A Christmas Carol By Charles Dickens Adapted by Michael Wilson About the play: Hartford Stage brings the magic of Dickens’ heart-warming classic to life in this Connecticut holiday tradition! The tale of Ebenezer Scrooge, the heartless miser who discovers the true meaning of the holiday season after a Christmas Eve haunting, features all of Charles Dickens’ beloved characters: Tiny Tim, Bob Cratchit and the Spirits of Christmas Past, Present, and Future. Grade Recommendation: 4th grade and up Content Advisory: Contains spooky characters and imagery that may be frightening for very young audience members. Topics: Victorian England Industrial Revolution Holiday Traditions Charles Dickens Adaptations of Literature
Themes: Redemption and Free Will Greed and Capitalism Time
Student Performance Series dates (all at 10:30 a.m.): Wednesday, November 28 Thursday, November 29 Friday, November 30 Tuesday, December 4 Wednesday, December 5 Thursday, December 6
Friday, December 7 Tuesday, December 11 Thursday, December 13 Friday, December 14 Tuesday, December 18 Wednesday, December 19
Curriculum Standards Student Performance Series performances and workshops provide unique opportunities for experiential learning and support various combinations of Common Core standards in English Language Arts. They may also support standards in other subject areas such as Social Studies and History, depending on each play’s subject matter. The experience of seeing and discussing A Christmas Carol provides classroom links to the following Common Core standards in English Language Arts: Reading Literature: Key Ideas and Details Describe in depth a character, setting, or event in a story or drama, drawing on speciﬁc details in the text (e.g., a character’s thoughts, words, or actions). (Grade 4) Determine a theme of a story, drama, or poem from details in the text, including how characters in a story or drama respond to challenges. (Grade 5) Determine a theme or central idea of a text and analyze its development over the course of the text, including its relationship to the characters, setting, and plot; provide an objective summary of the text. (Grades 6-8)
Analyze how complex characters (e.g. those with multiple or conflicting motivations) develop over the course of a text, interact with other characters, and advance the plot or develop the themes (Grades 9-10). Determine two or more themes or central ideas of a text and analyze their development over the course of the text, including how they interact and build on one another to produce a complex account; provide an objective summary of the text. (Grades 11-12).
Reading Literature: Craft and Structure Explain major diﬀerences between poems, drama, and prose, and refer to the structural elements of poems (e.g., verse, rhythm, meter) and drama (e.g., casts of characters, settings, descriptions, dialogue, stage directions) when writing or speaking about the text. (Grade 4-5) Analyze how a drama’s or poem’s form or structure contributes to its meaning. (Grade 7). Analyze how an author’s choices concerning how to structure a text, order events within it (e.g., parallel plots), and manipulate time (e.g., pacing, flashbacks) create such effects as mystery, tension, or surprise. (Grades 9-10). Reading Literature: Integration of Knowledge and Ideas Analyze the extent to which a ﬁlmed or live production of a story or drama stays faithful to or departs from the text or script, evaluating the choices made by the director or actors. (Grades 6-8) Integrate and evaluate multiple sources of information presented in diﬀerent media or formats (e.g., visually, quantitatively) as well as in words in order to address a question or solve a problem. (Grades 11-12) Student Performance Series workshops also support the following Connecticut state standards in Theatre for grades 9-12: 5: Researching and Interpreting. Students will research, evaluate and apply cultural and historical information to make artistic choices. 6: Connections. Students will make connections between theatre, other disciplines and daily life. 7: Analysis, Criticism and Meaning. Students will analyze, critique, and construct meanings from works of theatre. About the Student Performance Series: Our Student Performance Series packages include 1 free chaperone ticket for every 20 student tickets Free study guides that include historical context, thematic analysis, questions for discussion, and suggestions for learning activities (emailed to you in PDF format). A talk back immediately following the performance. Hosted by a member of our education department staff and featuring actors from the play, the talk back provides students with the opportunity to ask questions and express their initial reactions to the play-going experience through dialogue with artists and each other. Pre- and post-show workshops are also available for an additional fee. Designed to help integrate the play into your curriculum, our interactive workshops are led by a Hartford Stage teaching artist who visits your classroom and gets students on their feet to explore the play’s major themes, plot points, and connections to history and culture. To book tickets for the Student Performance Series, please contact Chelsea Caplan, Education Sales Coordinator at (860) 520-7244 or email@example.com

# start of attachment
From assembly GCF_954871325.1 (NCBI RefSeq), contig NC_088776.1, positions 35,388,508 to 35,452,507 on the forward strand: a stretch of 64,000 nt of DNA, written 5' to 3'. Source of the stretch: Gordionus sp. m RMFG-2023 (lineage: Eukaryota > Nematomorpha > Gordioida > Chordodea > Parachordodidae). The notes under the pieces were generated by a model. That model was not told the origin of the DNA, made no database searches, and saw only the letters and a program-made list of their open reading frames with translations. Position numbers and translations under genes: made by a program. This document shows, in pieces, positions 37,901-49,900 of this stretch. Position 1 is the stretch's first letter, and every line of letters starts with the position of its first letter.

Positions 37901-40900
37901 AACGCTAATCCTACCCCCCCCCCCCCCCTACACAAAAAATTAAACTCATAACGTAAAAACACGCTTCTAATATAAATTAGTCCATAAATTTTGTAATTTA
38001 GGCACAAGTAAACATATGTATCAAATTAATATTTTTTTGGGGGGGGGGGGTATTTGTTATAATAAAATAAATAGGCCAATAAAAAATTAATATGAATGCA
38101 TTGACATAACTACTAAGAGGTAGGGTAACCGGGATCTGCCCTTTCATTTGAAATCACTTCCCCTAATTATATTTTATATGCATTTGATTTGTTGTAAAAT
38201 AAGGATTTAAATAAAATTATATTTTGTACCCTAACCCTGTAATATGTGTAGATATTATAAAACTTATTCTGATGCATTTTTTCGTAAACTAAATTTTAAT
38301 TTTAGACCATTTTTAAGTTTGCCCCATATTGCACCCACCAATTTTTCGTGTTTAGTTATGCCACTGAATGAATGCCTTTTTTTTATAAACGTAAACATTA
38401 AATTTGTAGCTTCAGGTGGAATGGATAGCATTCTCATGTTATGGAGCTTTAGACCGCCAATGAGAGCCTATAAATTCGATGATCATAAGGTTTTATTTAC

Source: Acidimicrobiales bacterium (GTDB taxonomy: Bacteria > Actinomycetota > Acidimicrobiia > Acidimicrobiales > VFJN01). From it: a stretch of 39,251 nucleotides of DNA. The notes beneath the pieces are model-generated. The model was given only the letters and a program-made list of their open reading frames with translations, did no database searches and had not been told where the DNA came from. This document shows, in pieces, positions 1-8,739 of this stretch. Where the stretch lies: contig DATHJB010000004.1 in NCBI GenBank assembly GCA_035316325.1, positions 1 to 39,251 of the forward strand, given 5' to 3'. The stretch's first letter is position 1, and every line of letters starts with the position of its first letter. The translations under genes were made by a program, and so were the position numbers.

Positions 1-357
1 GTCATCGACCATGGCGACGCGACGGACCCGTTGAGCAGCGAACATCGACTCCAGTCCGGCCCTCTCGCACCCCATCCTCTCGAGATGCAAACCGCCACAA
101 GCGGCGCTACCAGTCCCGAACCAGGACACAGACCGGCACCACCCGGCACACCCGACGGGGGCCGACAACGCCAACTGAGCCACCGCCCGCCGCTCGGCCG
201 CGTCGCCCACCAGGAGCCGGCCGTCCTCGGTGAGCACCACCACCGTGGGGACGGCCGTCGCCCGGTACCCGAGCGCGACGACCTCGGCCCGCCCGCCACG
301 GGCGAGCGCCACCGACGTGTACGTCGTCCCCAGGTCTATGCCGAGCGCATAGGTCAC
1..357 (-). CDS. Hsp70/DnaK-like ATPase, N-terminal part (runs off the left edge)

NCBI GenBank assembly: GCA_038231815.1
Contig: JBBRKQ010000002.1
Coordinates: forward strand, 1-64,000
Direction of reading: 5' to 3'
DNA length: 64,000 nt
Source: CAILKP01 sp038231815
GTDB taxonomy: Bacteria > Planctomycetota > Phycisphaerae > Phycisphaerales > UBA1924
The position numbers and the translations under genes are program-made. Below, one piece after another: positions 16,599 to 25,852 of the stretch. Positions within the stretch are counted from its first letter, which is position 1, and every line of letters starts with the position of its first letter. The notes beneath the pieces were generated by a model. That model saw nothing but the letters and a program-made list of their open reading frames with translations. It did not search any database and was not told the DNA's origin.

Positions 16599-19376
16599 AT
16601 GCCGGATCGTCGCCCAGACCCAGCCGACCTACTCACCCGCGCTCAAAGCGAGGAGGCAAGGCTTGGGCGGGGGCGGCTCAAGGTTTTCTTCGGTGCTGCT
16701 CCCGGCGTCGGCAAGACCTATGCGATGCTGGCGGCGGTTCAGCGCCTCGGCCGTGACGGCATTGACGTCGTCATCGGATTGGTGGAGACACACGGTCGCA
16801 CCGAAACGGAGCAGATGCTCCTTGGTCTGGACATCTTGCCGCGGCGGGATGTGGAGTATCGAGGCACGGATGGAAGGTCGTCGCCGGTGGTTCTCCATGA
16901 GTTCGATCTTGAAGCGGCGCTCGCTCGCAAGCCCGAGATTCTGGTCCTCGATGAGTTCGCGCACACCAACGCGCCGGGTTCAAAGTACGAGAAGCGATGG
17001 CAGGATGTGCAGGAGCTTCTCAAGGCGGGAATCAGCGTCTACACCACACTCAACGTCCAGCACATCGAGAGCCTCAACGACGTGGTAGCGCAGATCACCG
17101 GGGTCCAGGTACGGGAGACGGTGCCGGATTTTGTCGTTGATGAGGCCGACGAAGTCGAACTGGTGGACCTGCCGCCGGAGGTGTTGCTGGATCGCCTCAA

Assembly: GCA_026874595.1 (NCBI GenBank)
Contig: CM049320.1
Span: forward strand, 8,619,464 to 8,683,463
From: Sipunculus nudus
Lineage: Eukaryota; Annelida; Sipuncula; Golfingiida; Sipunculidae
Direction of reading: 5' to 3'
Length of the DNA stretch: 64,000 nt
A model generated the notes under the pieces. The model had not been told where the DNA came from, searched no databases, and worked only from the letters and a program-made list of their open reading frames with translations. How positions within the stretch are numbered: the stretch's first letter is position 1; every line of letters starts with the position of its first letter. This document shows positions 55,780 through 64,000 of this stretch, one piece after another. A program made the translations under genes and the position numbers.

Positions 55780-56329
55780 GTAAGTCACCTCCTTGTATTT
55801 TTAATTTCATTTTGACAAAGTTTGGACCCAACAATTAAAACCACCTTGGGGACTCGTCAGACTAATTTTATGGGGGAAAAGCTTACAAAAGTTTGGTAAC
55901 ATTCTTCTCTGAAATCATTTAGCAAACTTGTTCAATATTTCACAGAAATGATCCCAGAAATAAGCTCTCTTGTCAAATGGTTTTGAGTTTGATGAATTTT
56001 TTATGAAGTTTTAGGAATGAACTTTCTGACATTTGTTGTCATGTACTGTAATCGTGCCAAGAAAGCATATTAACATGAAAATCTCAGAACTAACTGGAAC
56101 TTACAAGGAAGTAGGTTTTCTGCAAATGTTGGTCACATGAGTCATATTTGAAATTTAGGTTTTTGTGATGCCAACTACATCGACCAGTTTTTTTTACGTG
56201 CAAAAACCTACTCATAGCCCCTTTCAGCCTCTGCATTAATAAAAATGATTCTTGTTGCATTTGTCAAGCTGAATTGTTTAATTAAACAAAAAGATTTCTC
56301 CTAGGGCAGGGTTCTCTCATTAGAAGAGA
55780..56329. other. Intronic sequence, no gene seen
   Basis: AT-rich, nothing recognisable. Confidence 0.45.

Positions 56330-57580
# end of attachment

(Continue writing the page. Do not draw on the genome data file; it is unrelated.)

Published on Oct 11, 2012